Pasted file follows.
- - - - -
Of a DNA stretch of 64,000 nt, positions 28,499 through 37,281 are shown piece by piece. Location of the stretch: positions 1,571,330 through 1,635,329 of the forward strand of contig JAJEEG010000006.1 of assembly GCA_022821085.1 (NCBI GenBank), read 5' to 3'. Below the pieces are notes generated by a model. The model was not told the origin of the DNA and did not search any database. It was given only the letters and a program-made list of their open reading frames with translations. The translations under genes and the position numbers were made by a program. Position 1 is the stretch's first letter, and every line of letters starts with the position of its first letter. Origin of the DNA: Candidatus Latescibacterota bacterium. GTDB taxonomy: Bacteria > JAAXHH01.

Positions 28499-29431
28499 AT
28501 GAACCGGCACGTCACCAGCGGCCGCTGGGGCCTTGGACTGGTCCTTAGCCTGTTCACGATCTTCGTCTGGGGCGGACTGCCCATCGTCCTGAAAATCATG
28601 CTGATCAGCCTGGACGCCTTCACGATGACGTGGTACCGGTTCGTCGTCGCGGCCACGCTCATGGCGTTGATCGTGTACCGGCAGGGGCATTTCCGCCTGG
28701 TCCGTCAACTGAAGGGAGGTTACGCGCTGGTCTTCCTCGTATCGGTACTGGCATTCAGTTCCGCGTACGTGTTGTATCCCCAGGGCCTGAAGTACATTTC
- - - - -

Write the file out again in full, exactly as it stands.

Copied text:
Of a DNA stretch of 64,000 nt, positions 28,499 through 37,281 are shown piece by piece. Location of the stretch: positions 1,571,330 through 1,635,329 of the forward strand of contig JAJEEG010000006.1 of assembly GCA_022821085.1 (NCBI GenBank), read 5' to 3'. Below the pieces are notes generated by a model. The model was not told the origin of the DNA and did not search any database. It was given only the letters and a program-made list of their open reading frames with translations. The translations under genes and the position numbers were made by a program. Position 1 is the stretch's first letter, and every line of letters starts with the position of its first letter. Origin of the DNA: Candidatus Latescibacterota bacterium. GTDB taxonomy: Bacteria > JAAXHH01.

Positions 28499-29431
28499 AT
28501 GAACCGGCACGTCACCAGCGGCCGCTGGGGCCTTGGACTGGTCCTTAGCCTGTTCACGATCTTCGTCTGGGGCGGACTGCCCATCGTCCTGAAAATCATG
28601 CTGATCAGCCTGGACGCCTTCACGATGACGTGGTACCGGTTCGTCGTCGCGGCCACGCTCATGGCGTTGATCGTGTACCGGCAGGGGCATTTCCGCCTGG
28701 TCCGTCAACTGAAGGGAGGTTACGCGCTGGTCTTCCTCGTATCGGTACTGGCATTCAGTTCCGCGTACGTGTTGTATCCCCAGGGCCTGAAGTACATTTC